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The Weapon (Freehold: Grainne War #2)

3.99 of 5 stars 3.99  ·  rating details  ·  708 ratings  ·  25 reviews
Kenneth Chinran was a disaffected youth who joined the military and was recruited for an elite deep cover unit, shrugging off training and exercises so tough that several of the recruits did not survive. Then he was sent by his star nation to infiltrate a fascistic, militaristic planet-Earth. He lived in deep cover for years, marrying and having a daughter. Then the Earth ...more
Hardcover, 487 pages
Published August 2nd 2005 by Baen Books (first published 2005)
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Community Reviews

(showing 1-30 of 979)
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Dirk Grobbelaar
I could argue that the best thing about The Weapon is the technical aspect. There is an immense amount of detail regarding weaponry, training and tactics for squad based infantry warfare, as well as infiltration and emergency extraction. However, the thing that stood out for me was how provocative this novel potentially is. Williamson dispenses with political correctness here and really gets into the mind of both protagonist and reader. Just when is murder on a planetary scale acceptable? Is it ...more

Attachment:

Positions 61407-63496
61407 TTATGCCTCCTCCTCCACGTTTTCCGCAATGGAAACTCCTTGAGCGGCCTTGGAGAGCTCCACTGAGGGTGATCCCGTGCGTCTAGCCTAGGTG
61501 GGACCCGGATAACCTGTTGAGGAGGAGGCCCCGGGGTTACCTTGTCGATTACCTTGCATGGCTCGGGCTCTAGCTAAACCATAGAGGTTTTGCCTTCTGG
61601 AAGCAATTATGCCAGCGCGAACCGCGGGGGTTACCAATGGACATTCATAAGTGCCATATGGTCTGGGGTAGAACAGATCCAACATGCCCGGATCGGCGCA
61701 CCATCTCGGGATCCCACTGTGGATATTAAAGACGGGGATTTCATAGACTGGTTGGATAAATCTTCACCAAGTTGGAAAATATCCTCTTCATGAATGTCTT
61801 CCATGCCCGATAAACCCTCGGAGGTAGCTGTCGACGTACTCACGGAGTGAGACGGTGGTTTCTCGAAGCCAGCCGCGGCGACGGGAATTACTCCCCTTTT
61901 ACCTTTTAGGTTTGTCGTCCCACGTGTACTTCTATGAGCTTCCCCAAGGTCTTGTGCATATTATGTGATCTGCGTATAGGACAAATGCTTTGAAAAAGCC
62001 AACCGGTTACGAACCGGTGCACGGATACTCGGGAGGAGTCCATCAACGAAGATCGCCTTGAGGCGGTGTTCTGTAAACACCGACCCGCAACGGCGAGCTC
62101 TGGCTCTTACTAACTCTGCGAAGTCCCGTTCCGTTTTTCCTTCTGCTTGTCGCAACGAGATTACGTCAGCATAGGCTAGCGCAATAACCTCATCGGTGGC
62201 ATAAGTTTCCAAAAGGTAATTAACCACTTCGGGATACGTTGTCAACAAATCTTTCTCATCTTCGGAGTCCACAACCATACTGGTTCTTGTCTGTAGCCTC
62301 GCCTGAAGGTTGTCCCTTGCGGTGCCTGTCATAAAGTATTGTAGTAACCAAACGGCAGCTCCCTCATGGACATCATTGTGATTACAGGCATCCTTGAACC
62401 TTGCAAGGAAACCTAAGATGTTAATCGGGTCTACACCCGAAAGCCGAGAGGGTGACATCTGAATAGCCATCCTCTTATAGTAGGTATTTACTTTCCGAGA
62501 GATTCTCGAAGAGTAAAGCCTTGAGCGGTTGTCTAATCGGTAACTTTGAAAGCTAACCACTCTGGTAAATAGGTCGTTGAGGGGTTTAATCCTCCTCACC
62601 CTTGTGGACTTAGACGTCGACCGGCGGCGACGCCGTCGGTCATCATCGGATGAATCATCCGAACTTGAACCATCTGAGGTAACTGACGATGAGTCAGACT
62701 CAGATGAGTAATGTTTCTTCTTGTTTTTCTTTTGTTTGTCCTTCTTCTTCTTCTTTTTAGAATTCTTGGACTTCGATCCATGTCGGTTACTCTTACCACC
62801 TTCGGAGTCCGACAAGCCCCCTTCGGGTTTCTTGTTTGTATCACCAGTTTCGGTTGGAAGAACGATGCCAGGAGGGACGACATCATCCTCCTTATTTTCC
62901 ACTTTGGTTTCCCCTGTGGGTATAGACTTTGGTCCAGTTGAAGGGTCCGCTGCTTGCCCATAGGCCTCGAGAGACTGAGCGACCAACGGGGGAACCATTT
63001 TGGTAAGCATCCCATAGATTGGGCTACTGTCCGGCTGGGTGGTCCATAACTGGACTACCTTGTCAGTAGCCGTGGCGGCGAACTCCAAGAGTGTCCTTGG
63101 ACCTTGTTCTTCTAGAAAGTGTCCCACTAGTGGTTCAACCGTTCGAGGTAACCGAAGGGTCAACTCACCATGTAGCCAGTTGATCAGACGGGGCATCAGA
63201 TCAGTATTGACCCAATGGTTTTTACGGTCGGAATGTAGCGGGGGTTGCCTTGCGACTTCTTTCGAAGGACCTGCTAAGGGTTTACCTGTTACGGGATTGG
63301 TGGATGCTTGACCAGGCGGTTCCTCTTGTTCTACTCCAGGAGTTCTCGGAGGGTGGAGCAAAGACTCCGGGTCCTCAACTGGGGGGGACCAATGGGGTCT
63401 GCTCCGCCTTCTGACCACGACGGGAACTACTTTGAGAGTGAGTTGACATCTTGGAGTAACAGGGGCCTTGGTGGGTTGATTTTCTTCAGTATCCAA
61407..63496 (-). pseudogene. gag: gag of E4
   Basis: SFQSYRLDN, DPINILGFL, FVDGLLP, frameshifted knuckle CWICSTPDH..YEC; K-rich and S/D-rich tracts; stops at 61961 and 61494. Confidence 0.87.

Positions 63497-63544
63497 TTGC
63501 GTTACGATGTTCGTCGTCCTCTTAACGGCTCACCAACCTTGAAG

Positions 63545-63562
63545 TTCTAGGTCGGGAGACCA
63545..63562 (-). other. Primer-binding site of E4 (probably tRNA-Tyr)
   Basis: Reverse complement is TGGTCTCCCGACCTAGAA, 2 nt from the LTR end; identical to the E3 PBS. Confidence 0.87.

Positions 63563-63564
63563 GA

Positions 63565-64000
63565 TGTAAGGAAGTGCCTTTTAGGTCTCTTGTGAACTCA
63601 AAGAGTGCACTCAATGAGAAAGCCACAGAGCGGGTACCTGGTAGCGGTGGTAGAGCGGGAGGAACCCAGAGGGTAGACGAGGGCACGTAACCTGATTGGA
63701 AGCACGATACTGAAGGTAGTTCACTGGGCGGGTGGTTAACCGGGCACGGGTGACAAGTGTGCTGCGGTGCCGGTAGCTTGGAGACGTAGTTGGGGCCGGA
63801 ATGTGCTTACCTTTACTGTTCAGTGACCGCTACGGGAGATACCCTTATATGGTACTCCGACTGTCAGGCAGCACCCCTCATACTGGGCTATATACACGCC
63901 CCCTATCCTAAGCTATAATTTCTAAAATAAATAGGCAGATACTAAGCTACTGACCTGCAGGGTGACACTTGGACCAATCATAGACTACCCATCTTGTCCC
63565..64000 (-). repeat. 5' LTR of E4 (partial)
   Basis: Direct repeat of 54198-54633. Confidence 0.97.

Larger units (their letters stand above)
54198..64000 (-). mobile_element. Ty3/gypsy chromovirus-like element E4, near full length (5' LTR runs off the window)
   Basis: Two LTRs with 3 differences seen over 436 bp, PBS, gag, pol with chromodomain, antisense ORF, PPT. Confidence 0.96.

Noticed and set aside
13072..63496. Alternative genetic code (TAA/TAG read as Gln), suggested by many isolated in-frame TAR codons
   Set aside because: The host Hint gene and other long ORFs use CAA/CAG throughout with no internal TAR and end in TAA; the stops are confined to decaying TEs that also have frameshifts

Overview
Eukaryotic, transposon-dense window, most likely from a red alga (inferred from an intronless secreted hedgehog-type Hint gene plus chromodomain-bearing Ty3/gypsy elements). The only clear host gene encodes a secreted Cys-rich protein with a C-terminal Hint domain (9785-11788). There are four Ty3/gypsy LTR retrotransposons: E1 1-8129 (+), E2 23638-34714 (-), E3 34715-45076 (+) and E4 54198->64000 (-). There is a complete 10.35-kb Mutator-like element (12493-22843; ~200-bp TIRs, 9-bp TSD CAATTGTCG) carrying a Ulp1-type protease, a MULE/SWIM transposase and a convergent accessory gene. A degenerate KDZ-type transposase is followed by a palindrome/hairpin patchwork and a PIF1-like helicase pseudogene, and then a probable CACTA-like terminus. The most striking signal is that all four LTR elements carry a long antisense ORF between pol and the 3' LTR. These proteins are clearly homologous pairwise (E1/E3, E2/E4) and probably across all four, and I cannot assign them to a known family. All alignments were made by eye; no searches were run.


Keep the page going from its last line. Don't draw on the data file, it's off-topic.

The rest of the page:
Paul
Nov 18, 2008 Paul rated it 1 of 5 stars  ·  review of another edition
Recommends it for: No one. OK, maybe some angry 15-year-old.
This is one of the worst books I've ever read. The story (if you could call it that) was slow. The protagonist was childish and unrelatable. The book was completely devoid of almost any human emotion except for anger. It was like the author just got dumped on in high school and took out all his rage in writing this garbage. Ninety percent of the book is the angry, jaded, self-indulgent internal monologue of the protagonist, during which nothing much happens.

Angry 15-year-olds will probably love
...more
Nathaniel
Great science-fiction/military adventure story set in the future, with a plot not unlike The Moon is a Harsh Mistress but less focused on the politics and more on the training, equipping, and fighting of the elite force developed to defend a small nation's right to be left alone. The protagonist is well-crafted, transforming seamlessly from a kid to a warrior to a father.
Bob